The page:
In true Lynch fashion, black coffee and a sugary quilt of donuts lay before us prior to the screening, I can at least speak for every Twin Peaks fan in the room, there was an inner scream of delight. In even truer Lynch fashion, the donuts actually held some relevance in the documentary.
David Lynch has been described as one of the most important film directors of our time, receiving a vast multitude of recognition for his work including the Palme d’Or for best director,Camerimage Lifetime Achievement Award for Directing, and Oscar nominations for best director for Blue Velvet, Mulholland Dr. and The Elephant Man. As well as awards for cult classics Eraserhead, and the off-beat hit TV show Twin Peaks.
In the documentary, Lynch spoke about his creative process and the profound effects TM has had on him in the past 40 years not just as an artist but as a person. He spoke to thousands of students, about using TM as a tool to be more creative, deal with stress,and unlock our full potential as human beings. His message went even further to suggest that the more people who practice this meditation technique the closer we could be to living in a world of peace. This is somewhat off putting coming from a man who’s work is characteristically known for deeply disturbing and surreal imagery that leaves a stain on your subconscious–but as Lynch has said before, “Anger and depression and sorrow are beautiful things in a story, but they’re like poison to the filmmaker or artist.” He describes the experience of transcendence as diving within ourselves and experiencing the “the unified field” a term first coined by Einstein.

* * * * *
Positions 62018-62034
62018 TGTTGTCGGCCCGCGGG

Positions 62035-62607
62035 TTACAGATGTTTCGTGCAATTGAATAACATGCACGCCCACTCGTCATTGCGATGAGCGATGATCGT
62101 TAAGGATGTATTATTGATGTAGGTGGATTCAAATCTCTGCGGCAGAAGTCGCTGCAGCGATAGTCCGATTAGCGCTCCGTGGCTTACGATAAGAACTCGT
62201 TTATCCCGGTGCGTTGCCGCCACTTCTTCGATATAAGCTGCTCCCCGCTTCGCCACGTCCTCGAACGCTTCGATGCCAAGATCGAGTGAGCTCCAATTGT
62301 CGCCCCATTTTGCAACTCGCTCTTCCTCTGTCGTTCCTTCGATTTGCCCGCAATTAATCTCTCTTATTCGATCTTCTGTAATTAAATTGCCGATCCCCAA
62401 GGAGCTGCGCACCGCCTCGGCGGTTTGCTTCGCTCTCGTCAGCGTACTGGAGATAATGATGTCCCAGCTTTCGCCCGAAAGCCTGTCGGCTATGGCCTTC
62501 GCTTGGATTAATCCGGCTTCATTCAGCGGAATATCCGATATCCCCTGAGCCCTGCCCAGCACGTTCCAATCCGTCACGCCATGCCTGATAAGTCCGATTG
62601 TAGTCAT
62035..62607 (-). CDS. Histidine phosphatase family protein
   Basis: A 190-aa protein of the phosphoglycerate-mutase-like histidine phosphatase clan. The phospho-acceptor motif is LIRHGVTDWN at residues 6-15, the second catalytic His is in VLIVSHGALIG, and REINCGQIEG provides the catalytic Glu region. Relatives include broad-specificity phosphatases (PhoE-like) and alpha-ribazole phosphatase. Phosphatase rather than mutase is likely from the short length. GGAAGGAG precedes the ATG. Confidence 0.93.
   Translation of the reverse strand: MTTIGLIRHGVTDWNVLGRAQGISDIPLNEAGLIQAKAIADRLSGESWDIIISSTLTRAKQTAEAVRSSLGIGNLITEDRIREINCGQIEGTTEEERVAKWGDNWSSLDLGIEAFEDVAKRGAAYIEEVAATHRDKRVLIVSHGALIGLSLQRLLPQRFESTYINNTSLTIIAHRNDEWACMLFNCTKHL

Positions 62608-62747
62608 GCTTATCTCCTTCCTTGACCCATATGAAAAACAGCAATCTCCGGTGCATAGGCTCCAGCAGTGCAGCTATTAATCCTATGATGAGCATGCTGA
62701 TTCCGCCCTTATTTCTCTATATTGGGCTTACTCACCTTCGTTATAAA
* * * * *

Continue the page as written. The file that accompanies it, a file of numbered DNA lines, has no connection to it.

“It takes you to an ocean of pure consciousness, pure knowingness. But it’s familiar, it’s you. And right away a sense of happiness emerges-not a goofball happiness, but a thick beauty.” – David Lynch
Since 2005, Lynch has put his creative efforts into yet another medium of passion through the David Lynch Foundation which promotes consciousness-based education and world peace. The foundation provides transcendental meditation as a tool for improving personal health and performance and overall well being to endangered members of society such as at risk youth, veterans suffering from ptsd, women and girls who are victims of violence, at risk American Indians, the homeless, prisoners, and even African ptsd victims. In schools across America, the foundation has created the “Quiet Time Program” where TM is practiced by students and teachers alike
The TM program does cost a fee, and this can be problematic for many which is a subject brought to Lynch’s attention in the Q&A post screening. David responded by instructing anyone who cannot afford this program to write to the David Lynch foundation, because this is its sole purpose: to make sure anyone who is interested in learning to meditate can do so. There are also need-based scholarships available at your local TM center which you can learn about at one of their introductory talks. San Antonio has become sort of a hub for the TM program’s “student initiative” also. The goal is to make transcendental meditation a part of student life on any campus interested in participating and its starting in San Antonio and rapidly spreading across the state. Currently, thanks to the generosity of a local donor, any full time college student who is attending a college or university in San Antonio is eligible to learn TM at an amazing scholarship rate. The center is located at 4219 McCullough Ave #2 in Olmos Park.
For more information about transcendental meditation and find a center in your own city you can visit: www.tm.org
To learn more about the student initiative and future TM events in and around the San Antonio area visit: http://www.tm.org/sastudents/